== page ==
Content marketing · Startups

What advice would you give a new startup that wants to start content marketing?

Sunil Rajaraman Board of Advisors at Telepathic Inc.

May 27th, 2015

I just did an interview on the FD Blog and in it I mention a) starting a blog day one and b) consistency of good content as two of the biggest things startups overlook. Would love to hear what others have learned.
A great idea is 1% of the work. Execution is the other 99%. In this course, we’ll teach you how to conduct market analysis, create an MVP and pivot (if needed), launch your business, survey customers, iterate your product/service based on feedback, and gain traction quickly.

Dennis Yu Director of Business Development at Society6

May 27th, 2015

First of all, love the interview. To the point and no fluffs.
I agree with starting blogs from day one or any type of content platform to get the message and products out. As far as "good content", I think that is subjective. But as long as it is honest, authentic to the brand and the creator, and tells a heck of a story then it will attract the readers who resonate and feel it's GOOD.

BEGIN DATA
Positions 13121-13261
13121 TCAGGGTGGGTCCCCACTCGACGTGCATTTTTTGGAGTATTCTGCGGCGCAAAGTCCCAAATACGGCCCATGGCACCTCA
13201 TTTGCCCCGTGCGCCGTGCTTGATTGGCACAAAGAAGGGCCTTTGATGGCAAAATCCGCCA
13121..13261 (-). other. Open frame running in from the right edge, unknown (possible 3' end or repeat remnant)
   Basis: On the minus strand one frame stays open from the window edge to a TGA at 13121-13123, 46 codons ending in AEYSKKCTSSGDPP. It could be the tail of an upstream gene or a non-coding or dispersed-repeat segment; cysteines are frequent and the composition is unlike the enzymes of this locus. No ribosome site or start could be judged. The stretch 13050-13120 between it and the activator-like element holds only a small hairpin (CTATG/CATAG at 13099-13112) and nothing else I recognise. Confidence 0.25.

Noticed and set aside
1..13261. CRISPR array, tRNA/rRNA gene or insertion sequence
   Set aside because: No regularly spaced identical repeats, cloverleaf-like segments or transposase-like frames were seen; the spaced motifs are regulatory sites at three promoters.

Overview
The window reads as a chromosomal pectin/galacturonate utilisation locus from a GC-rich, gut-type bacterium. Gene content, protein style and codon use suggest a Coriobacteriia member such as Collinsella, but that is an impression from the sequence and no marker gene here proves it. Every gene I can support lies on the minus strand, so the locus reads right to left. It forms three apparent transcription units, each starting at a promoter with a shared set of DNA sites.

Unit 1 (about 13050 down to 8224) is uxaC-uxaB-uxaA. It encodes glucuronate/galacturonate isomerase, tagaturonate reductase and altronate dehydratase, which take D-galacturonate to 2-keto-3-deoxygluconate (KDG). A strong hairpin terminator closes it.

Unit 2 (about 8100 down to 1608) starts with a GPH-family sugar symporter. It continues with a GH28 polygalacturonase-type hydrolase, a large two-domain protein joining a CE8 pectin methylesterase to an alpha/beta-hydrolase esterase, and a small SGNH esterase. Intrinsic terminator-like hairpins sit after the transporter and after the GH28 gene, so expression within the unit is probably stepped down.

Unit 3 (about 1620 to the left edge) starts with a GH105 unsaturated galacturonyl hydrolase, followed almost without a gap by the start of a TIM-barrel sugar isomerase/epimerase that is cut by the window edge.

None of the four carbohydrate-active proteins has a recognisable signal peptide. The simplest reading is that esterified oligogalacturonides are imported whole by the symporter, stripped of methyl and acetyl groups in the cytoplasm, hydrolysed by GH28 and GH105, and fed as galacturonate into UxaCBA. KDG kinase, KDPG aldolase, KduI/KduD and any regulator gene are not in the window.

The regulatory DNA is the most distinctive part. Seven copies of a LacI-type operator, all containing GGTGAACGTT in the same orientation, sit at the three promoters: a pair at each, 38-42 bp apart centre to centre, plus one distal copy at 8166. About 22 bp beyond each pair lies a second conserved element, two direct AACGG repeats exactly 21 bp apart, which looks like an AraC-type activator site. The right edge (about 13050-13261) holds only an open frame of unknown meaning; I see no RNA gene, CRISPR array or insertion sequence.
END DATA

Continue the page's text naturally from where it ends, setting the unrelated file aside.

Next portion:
Kristin Tynski SVP Product Development at Sapio

May 27th, 2015

It 100% depends on the goals of the startup. What audiences are you trying to reach, where do those audiences spend most of their time? What social channels are important to your target audience? What topics/subject areas are meaningful to them. 

After that, consider what your KPI's and long term goals are for your startup. Are you looking for new user acquisition, brand visibility, community building, etc.? All of these factors would influence the direction you take with your content and promotion efforts. 

For most startups, content marketing can probably best be leveraged for large scale PR wins. If you are capable of creating content with a news hook (something large publishers find compelling enough to talk about), you can create large sharing cascades if you can drum up interest in your content through targeted digital PR and influencer outreach. This type of content marketing can drive results in a number of ways, including but not limited to:

1. Brand visibility (which can drive new user acquisition, especially for apps or SaaS companies
2. High authority linkbuilding and social sharing, two key factors in improving a websites authority, and thus organic rankings. For companies relying on organic search traffic, this is especially essential. 
3. Direct sales. This type of content marketing usually means pushing your content to more tightly controled audiences (usually through very targeted paid channels like Facebook ads) The content for this is often much more sales directed (though it must still provide good value). Things like whitepapers, case studies, industry thought leadership, etc. is what applies here. 

There is much more to all of this obviously, but it all starts with very carefully defining short and longterm marketing goals, and then devising an effective strategy around those goals and associated target audiences.